I hadn’t until I read about nonowner auto liabilities policies in a Baltimore Sun article this past weekend. Nonowner auto liability policies are for folks who don’t have cars but find themselves renting them often enough that having their own insurance is better than taking the one offered by rental companies. According to the Insurance Information Institute, it costs only about $200-$300 a year and is a better alternative than the often $20+ a day prices from rental companies. By comparison, my insurance through Geico, which only covers liability, costs me $605 a year for a 2003 Toyota Celica. Nonowner Auto Liability policies are liability only, which means they only cover damage to the other car and not your own. Luckily, if you rent the car with a credit card, your credit card might offer a collision benefit (which one reason why you should decline the insurance offered by the rental company and rent with a card that offers insurance).

A brief look at on the Geico website didn’t yield any information about nonowner auto liability policies and when I tried with Kanetix (an auto insurance search engine I used when I tried to figure out the relationship with personal information and insurance rates) it wouldn’t let me continue without putting in vehicle information. I think that if you want to take advantage of this you’ll probably have to call up the insurance company directly.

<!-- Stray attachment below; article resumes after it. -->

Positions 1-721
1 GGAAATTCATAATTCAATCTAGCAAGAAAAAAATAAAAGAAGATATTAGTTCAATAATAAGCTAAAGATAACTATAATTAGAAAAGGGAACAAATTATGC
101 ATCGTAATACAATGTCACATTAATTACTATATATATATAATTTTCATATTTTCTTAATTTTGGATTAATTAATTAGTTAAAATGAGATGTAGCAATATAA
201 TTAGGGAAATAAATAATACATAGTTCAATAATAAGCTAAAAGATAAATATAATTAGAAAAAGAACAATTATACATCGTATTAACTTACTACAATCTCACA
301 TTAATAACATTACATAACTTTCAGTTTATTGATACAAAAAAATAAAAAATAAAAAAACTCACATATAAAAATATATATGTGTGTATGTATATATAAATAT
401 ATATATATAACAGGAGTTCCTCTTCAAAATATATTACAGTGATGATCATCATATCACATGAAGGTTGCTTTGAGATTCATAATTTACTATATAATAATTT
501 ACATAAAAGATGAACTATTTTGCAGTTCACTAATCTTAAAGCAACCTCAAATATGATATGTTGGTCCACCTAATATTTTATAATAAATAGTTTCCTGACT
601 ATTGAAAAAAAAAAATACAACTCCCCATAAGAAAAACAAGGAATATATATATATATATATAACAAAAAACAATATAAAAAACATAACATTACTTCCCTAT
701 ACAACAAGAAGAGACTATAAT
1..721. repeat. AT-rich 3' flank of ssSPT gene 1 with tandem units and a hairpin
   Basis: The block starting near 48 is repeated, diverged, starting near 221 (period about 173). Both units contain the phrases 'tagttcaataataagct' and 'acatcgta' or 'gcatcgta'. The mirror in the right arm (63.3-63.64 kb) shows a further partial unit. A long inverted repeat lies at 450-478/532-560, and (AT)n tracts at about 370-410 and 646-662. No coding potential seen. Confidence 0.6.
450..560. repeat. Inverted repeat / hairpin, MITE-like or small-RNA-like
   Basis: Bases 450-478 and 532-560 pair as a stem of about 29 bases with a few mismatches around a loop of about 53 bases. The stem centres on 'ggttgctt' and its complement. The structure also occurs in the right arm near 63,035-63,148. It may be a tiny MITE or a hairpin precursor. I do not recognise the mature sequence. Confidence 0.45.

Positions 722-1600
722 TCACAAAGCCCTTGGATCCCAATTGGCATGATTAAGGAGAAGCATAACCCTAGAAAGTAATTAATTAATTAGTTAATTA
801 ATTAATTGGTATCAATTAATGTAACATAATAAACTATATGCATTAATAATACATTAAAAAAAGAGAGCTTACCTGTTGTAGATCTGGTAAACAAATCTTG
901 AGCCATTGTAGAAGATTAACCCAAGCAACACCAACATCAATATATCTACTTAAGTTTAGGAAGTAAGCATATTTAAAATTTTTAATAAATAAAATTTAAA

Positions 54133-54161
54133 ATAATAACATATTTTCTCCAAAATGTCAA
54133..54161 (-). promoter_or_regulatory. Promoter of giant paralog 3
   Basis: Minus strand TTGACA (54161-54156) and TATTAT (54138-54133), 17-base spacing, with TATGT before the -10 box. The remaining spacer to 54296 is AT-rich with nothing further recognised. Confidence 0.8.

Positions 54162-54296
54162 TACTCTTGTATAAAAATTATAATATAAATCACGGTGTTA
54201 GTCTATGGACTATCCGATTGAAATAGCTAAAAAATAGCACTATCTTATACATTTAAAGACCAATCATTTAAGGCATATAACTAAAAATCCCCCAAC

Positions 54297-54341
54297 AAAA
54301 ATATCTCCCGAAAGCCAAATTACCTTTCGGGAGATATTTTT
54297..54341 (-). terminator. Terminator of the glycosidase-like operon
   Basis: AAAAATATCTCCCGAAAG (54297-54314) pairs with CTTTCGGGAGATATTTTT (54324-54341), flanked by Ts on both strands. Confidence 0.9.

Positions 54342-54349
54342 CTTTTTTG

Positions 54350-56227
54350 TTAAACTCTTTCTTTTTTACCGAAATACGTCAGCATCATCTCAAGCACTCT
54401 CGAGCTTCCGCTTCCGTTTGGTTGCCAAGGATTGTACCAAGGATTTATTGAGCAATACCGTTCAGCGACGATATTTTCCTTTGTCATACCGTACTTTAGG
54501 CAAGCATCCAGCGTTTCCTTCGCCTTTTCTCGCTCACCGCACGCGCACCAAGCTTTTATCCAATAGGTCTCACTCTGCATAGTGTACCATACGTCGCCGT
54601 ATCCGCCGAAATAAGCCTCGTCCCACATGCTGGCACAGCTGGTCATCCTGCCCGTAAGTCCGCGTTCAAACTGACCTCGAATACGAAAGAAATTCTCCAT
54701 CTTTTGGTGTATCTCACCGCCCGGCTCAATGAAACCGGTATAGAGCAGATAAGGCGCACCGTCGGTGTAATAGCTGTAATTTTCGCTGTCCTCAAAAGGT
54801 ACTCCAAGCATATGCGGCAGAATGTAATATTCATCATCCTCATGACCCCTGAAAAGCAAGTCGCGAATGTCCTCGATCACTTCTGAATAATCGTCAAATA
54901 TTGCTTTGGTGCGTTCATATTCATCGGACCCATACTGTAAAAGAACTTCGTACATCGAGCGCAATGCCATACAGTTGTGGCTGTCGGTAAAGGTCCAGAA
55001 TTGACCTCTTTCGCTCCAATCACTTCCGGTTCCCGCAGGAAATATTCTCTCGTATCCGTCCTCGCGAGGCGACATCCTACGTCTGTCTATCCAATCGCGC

Has anyone heard of this before or know someone who has used it? Seems like a good idea for people who live in cities.


 Insurance 
8
comments

Medical Services More Expensive Without Insurance

This week I went in for a routine dental visit to get my semi-annual cleaning and passed the checkup with flying colors. Today I saw the claim hit my dental benefits website and the disparity between the Fee Charged and the Fee Paid (that is the negotiated price the insurance company agreed to) was a lot larger than I ever expected. My out of pocket expense was a nice $0, as expected for my routine cleanings, and this was the first time I ever looked at my dental claim so I was surprised to see how much less the negotiated fee was compared to the fee charged. (% Diff was calculated as $ Diff divided by Fee Charged)

Line Item Fee Charged Fee Paid $ Diff % Diff
Additional Intraoral Film $21 $4 $17 85%
Intraoral X-Ray $24 $14 $10 42%
2 Bitewing X-Rays $42 $20 $22 52%
Periodic Oral Evaluation $43 $22 $21 49%
Cleaning – Adult $76 $48 $28 37%
Total $206 $108 $98 48%


This was something my friend first pointed out to me whenever he had work done on his car after an accident, that the fee you would normally pay for service is generally higher than the fee you would pay if the insurance company pre-negotiated the fee, but I didn’t think the difference was this high. But, if nothing else, gives you ammunition (and a big of confidence) if you’ve ever considered negotiating fees with your doctor. If the insurance company can get a 48% discount, by haggling a little bit you should be able to knock off a little from the starting price.